Some key considerations for those businesses analysing their contractual position
by Julian Wilson, 11KBW
- We cannot perform our obligations: is there a legal basis for excusing our non-performance?
- Have we a Contractual Excuse: is there a Force Majeure clause or a Material Adverse Change/Event clause (“MAC clause”)?
- Can we rely on the doctrine of Frustration to discharge our obligation to perform?
- Does the doctrine of Supervening Illegality prevent performance?
- A high threshold must be met if you are to be excused from performance.
The key analytics required in considering each possibility:
- Obligation: what exactly is the unfulfilled obligation?
- Casual link:
- is the Coronavirus Pandemic or the control measures made under The Health Protection (Coronavirus Restrictions) (England) Regulations 2020 (“the Regulations”) the real reason for non-performance?
- How exactly have the Coronavirus Pandemic or the Regulations, prevented performance?
- Could performance not occur/ have occurred if mitigating steps had been taken?
- Effect: is performance being delayed or is it prevented?
- Express Terms: Does the contract contain an express term which contemplates the occurrence of a supervening event beyond the parties’ control in the nature of a Force Majeure clause or MAC clause?
- If there is such a clause, given that suchclauses tend to be restrictively construed, are the terms of the clause wide enough to cover circumstances where the cause is one related to the Coronavirus Pandemic?
- If the clause is wide enough, excuse will become a question of interpretation of the contract rather than application of the doctrines of frustration or supervening illegality because the parties have regulated the effects of the events by the terms of the contract itself.
- Burden: the party seeking to rely on a Force Majeure clause must prove:
- the interpretation and applicability of the clause to the Coronavirus event;
- that non-performance is outside its control/ there were no reasonable steps that could have been taken to avoid or mitigate the Coronavirus event or its consequences. For more detail on this aspect, see the related paper by Stephen Kosmin on the decision in Seadrill Ghana Ltd v Tullow Ghana Ltd EWHC 1640 (Comm) here.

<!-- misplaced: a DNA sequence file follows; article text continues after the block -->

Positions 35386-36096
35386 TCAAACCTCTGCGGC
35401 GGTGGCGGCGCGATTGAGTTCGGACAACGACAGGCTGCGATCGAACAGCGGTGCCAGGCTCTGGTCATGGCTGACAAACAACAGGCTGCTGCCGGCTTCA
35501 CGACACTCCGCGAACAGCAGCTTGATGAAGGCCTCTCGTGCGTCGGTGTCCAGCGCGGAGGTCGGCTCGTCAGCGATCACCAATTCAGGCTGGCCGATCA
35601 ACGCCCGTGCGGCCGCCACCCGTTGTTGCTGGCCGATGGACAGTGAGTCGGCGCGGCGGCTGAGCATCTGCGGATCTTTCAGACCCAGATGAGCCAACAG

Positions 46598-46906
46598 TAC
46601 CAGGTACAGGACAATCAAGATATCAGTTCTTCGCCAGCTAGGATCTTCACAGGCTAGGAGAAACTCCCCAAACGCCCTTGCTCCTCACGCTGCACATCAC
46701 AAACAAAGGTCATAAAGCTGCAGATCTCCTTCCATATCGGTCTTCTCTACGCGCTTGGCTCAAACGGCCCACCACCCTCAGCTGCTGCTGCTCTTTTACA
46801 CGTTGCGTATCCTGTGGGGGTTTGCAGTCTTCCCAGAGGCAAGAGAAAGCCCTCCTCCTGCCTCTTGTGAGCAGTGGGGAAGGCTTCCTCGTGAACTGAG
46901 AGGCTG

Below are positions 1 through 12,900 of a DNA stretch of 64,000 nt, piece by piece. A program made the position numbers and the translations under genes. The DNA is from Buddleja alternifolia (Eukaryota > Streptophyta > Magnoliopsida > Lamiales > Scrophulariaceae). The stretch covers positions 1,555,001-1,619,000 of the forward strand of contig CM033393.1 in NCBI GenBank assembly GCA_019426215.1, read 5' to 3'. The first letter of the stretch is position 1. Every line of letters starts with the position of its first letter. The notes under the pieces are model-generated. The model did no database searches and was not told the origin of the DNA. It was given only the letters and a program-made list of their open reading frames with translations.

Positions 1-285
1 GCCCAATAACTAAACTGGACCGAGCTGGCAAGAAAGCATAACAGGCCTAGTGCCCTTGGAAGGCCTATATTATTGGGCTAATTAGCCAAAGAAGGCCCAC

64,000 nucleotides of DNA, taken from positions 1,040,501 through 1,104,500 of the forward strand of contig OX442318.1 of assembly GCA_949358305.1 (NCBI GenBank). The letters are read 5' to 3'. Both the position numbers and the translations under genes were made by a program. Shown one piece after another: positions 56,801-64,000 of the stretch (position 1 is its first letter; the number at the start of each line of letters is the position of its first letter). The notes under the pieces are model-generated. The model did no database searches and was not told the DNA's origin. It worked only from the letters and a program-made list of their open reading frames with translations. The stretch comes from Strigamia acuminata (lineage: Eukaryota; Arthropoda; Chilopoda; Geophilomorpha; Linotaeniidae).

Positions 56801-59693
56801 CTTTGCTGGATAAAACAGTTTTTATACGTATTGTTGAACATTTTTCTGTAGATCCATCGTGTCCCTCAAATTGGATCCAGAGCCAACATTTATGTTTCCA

- If the wording of the Force Majeure clause excludes foreseen/foreseeable events, that the contract was made before the emergence of the virus.
- Effects: Force Majeure clauses usually act to suspend contractual performance temporarily but may by their terms otherwise provide.
The Doctrine of Frustration:
- Theory: further performance of the obligation may have become discharged because the pandemic control measures amount to, or have led to, the occurrence of an unforeseeable supervening event outside the contemplation of the contract which has destroyed the fundamental basis on which the agreement was made.
- Essential Test: Performance of the contract must by reason of the pandemic, the control measures or their consequences, have become legally or physically impossible or changed into something radically different (and not just economically different or more onerous) from that intended at the time of contracting.
- Effects: Frustration discharges the contract thereby relieving the parties from further performance but not unwinding the consequences of past performance. The Law Reform (Frustrated Contracts) Act 1943 (which excludes Sale of Goods and Insurance contracts) provides that parties are able to recover monies paid under the contract before it was discharged.
Supervening Illegality – performance becoming contrary to statute:
- Theory: Where further performance of the contract has become illegal because the law prohibits it, the contract is discharged.
- This is a distinct form of Frustration where lawful performance has become impossible.
- Limit: The law must forbid the performance contemplated by the contract rather than merely hindering it or making it more onerous.
- The Regulations forbid the opening and use of certain business premises and the carrying on of certain business and services (paragraphs 4 and 5) and restrict certain types of movement (paragraph 6) and gatherings (paragraph 7).
- The central issue is likely to be whether such prohibitions prevent performance of the contractual obligation in question.
Relevance of the duration of the supervening event compared to the period for performance:
- The approach of the Hong Kong courts, which dealt with cases resulting from the SARS virus, suggests that courts will weigh the likely period of interruption against the outstanding period for performance under the contract with a view to determining whether there has been frustration, see: Li Ching Wing v Xuan Yi Xiong  1 HKLRD 754 in which a tenant, who was subject to a 10-day SARS isolation order when 13 months into a 24-month lease, sought to invoke the doctrine of frustration to discharge the lease. The court rejected the tenant’s application on the basis that the isolation order was only of a short duration in the context of the entire lease.
- Note that under paragraph 3(2) of the Regulations, which came into effect on 26 March 2020, the Secretary of State must review the need for the restrictions and requirements imposed at least once every 21 days, with the first review being carried out by 16th April 2020.
- And under paragraph 3(3) as soon as the Secretary of State considers that any restrictions or requirements are no longer necessary, the Secretary of State must publish a direction terminating that restriction or requirement.
Barristers in the Business Law group at 11KBW are ready and available to offer further practical and legal advice